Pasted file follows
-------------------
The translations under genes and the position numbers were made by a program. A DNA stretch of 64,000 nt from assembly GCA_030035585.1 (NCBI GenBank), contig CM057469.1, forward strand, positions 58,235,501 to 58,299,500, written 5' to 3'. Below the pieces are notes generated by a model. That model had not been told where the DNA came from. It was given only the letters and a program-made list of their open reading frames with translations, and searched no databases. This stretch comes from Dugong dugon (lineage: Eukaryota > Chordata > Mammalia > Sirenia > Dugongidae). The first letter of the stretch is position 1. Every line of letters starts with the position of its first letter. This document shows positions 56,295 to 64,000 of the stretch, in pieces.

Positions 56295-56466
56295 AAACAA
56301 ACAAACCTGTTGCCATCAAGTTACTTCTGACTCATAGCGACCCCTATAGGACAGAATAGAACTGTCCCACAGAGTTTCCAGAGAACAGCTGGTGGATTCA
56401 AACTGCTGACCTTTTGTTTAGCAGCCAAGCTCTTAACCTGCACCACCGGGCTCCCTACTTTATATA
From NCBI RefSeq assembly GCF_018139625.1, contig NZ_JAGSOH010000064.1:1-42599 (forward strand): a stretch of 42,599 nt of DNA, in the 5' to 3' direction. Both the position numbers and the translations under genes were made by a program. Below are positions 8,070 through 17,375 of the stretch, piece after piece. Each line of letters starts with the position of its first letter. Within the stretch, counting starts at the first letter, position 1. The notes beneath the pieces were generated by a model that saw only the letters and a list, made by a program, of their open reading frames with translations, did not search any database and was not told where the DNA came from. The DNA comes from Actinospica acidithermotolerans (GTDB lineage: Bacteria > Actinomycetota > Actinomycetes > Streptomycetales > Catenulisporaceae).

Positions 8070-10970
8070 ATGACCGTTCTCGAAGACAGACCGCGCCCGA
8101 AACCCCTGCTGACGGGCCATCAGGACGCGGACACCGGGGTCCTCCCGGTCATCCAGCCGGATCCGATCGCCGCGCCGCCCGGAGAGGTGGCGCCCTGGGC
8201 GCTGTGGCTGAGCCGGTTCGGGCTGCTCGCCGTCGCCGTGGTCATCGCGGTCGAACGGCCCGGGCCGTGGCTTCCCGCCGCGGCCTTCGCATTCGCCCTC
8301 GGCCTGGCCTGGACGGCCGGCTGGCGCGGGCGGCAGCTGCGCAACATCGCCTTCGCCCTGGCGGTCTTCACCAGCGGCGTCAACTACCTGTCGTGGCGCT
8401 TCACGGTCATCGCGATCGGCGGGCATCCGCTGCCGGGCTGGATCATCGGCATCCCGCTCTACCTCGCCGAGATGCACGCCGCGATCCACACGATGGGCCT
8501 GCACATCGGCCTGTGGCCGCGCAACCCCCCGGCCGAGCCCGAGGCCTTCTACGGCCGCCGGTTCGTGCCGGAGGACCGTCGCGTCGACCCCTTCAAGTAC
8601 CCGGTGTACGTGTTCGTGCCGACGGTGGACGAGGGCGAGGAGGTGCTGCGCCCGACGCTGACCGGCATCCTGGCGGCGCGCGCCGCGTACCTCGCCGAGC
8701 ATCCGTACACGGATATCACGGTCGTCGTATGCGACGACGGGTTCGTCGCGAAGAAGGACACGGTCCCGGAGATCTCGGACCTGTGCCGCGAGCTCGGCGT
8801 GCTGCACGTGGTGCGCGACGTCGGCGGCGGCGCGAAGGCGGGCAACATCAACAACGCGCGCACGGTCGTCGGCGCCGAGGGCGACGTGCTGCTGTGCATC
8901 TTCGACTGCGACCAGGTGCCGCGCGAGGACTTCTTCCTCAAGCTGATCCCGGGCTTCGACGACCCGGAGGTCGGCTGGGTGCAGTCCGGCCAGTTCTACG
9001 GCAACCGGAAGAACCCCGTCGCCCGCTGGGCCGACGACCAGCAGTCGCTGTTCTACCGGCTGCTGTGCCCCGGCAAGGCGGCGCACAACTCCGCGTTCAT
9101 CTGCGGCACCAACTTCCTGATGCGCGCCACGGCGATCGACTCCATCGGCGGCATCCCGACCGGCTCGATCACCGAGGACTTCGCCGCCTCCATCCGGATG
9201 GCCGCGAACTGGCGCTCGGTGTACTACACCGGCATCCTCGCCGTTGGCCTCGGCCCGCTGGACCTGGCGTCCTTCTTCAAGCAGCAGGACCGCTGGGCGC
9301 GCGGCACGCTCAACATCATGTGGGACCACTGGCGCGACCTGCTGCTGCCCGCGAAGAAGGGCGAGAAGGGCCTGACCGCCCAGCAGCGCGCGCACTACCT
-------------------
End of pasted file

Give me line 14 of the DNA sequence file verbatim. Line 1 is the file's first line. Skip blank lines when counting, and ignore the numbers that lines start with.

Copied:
8601 CCGGTGTACGTGTTCGTGCCGACGGTGGACGAGGGCGAGGAGGTGCTGCGCCCGACGCTGACCGGCATCCTGGCGGCGCGCGCCGCGTACCTCGCCGAGC